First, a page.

[...] by tracing the meaning and function of the concept in the intellectual context within which it emerged - namely, the scholarship of al-ShafW and of those scholars who inspired and were inspired by him - I demonstrate that the Shafici principled rejection of taqld in works of legal hermeneutics was intimately connected to the very raison d'tre of the discipline of usui as conceived by al-ShafW. [...] I argue that beyond the ideal theory of usui, a conscious debate regarding the actual practice of taqld can be discovered at the unlikely site of positive law (fiqh).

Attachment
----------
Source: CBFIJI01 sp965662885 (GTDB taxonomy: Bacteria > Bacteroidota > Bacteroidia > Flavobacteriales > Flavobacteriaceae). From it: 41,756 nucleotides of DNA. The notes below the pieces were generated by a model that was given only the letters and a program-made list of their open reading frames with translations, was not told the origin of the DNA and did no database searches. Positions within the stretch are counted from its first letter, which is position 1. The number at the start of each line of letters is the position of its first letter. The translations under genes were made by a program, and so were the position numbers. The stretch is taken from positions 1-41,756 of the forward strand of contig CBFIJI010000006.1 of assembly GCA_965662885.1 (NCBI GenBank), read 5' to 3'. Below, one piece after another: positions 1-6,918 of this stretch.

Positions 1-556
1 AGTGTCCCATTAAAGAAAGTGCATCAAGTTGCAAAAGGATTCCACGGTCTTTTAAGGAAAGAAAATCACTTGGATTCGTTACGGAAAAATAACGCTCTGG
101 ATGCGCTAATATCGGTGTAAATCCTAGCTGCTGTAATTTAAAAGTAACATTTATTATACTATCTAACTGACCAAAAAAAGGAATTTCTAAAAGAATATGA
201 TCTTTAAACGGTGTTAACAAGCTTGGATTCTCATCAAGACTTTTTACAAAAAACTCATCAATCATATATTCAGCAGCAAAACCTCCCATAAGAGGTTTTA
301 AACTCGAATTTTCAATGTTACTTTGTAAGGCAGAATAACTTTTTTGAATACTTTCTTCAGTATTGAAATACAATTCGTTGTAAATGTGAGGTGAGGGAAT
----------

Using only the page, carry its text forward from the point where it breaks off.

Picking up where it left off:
Rethinking Taqlid in the Early Shaﬁºi School Ahmed El Shamsy Harvard University introduction The concept of taqlid in Islamic law has long received a bad press. Juxtaposed with the creative vigor of ijtihad—direct and independent engagement with the sacred sources— taqlid, or legal conformism, has been dismissed as “servile imitation of other jurisconsults” 1 or “slavish obedience to one or other of the four recognized legal schools.” 2 By approaching the concept from the perspective of legal studies, Norman Calder, Mohammad Fadel, Wael Hallaq, and Sherman Jackson have provided important correctives to this disparaging view. 3 Drawing primarily on analyses of post-formative legal texts, they have demonstrated that, instead of representing the mere empty shell of ijtihad, taqlid in fact embodies a more de- ve
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